Solar Charkha Mission

The Solar Charkha Mission aims to enhance inclusivity by employing women, youngsters in this mission.

Solar Charkha Mission
Solar Charkha Mission

Solar Charkha Mission

The Solar Charkha Mission aims to enhance inclusivity by employing women, youngsters in this mission.

Solar Charkha Mission – An Initiative

Ensuring Inclusive Growth

Under the solar charkha mission, a subsidy of Rs. 9.60 crore has been provided for procuring charkha and looms for the Implementing Agency. The solar-powered charkhas used in these clusters are more productive than the hand-spun charkhas. It will help in minimizing the physical labor required in the spinning yarn and will increase productivity.

 Charkha, a portable, hand-brace wheel for spinning cotton, has been a symbol of self-sufficiency and. Charkha was brought into use by the father of the nation Mahatma Gandhi. Charkha has long been associated with Gandhi’s Khadi Movement. The khadi movement played a crucial role in the Swadeshi Andolan, which aimed to boycott foreign goods. He boycotted British goods and promoted the spinn ing of khadi for rural self-reliance in the 1920s. Khadi was not just a small piece of cloth but was a metaphor for revolution. It was used as an instrument by Mahatma Gandhi to eradicate poverty and unemployment.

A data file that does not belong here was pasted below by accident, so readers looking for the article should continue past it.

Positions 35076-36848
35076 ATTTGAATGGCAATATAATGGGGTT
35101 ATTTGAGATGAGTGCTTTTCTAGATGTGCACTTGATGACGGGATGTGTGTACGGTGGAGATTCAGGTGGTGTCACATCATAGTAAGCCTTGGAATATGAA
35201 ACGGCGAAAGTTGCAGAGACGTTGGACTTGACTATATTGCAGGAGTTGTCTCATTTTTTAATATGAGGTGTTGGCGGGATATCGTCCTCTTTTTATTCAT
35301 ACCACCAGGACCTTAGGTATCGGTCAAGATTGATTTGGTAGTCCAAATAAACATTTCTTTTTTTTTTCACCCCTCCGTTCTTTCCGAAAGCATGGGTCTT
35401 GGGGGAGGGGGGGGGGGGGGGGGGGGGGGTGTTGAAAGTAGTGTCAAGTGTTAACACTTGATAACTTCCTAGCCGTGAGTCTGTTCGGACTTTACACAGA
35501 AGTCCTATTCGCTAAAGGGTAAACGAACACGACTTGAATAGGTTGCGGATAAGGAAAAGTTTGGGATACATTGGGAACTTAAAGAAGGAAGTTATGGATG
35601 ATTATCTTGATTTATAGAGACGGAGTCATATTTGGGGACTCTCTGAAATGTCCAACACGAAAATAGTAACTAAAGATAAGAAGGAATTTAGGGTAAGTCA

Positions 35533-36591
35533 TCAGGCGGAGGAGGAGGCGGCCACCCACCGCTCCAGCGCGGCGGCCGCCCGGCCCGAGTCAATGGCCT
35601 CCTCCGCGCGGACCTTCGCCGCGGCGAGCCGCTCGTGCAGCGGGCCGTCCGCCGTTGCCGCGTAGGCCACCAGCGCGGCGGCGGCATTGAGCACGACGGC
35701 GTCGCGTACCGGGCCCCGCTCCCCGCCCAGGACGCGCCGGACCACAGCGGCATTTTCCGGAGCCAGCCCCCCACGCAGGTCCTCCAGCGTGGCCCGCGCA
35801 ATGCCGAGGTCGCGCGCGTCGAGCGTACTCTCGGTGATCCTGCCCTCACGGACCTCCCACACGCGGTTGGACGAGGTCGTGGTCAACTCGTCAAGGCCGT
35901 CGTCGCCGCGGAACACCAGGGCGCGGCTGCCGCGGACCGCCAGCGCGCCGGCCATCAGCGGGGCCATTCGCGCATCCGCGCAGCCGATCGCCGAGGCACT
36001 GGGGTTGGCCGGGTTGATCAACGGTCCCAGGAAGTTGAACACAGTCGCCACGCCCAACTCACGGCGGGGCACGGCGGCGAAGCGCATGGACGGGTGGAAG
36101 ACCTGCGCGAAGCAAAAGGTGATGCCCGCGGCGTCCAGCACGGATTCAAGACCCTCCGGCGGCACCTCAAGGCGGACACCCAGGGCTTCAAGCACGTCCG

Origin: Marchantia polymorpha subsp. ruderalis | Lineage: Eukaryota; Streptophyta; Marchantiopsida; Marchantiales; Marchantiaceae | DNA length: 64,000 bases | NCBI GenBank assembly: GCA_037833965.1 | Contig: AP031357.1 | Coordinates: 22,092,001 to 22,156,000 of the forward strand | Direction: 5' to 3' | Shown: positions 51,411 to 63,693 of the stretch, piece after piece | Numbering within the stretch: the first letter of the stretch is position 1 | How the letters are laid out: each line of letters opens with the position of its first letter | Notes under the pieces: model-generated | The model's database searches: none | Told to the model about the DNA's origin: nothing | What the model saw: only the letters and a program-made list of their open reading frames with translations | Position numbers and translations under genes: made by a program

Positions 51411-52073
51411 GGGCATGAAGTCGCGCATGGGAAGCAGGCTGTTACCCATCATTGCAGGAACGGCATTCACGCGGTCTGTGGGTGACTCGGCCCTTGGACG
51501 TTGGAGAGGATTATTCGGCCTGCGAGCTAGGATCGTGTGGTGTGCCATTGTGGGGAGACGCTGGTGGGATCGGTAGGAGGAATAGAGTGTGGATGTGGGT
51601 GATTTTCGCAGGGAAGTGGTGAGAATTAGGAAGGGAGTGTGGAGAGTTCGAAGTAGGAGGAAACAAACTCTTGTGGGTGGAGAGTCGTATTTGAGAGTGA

A large section of India’s weavers and artisans are using the hand-spun charkhas since the time of Independence despite being a time-consuming process. Before Independence, the Britishers had control over the Indian textile industry, which resulted in the mass production and introduction of foreign textiles into the nation. It posed a threat to the local textile economy, which comprised of various small weavers and spinners.      

Thus, to boost this sector and improve the productivity of this sector, the government under the leadership of PM Narendra Modi in 2018 implemented the Solar Charkha Mission. The solar charkha mission is an enterprise-driven scheme that has envisaged the setting up of the ‘solar charkha clusters,’ covering around 200 to 2024 beneficiaries, including spinners, weavers, stitchers, and other skilled artisans.

The Backdrop of the Solar Charkha Mission

After the pilot project’s success on the solar charkha, which was implemented at khanwa village in Bihar in 2016, India’s government has approved the solar charkha mission. With the approval to set up 50 each cluster with a budget of Rs. 550 crore for 2018-2019 and 2019-2020 to generate direct employment to one lakh persons in approved fifty clusters.

In pursuance of the scheme, the Ministry of MSME has classified the solar charkha unit as a village Industry. After testing various solar charkhas models, the Ministry and technical specifications have finalized a standard solar charkha with ten spindles.

The solar charkha mission has envisaged setting up ‘solar charkha clusters,’ including the focal village and other nearby villages in a radius of 8 to 10 kilometers. Each cluster will have about 1000 charkhas, which are to provide direct employment to 2042 artisans.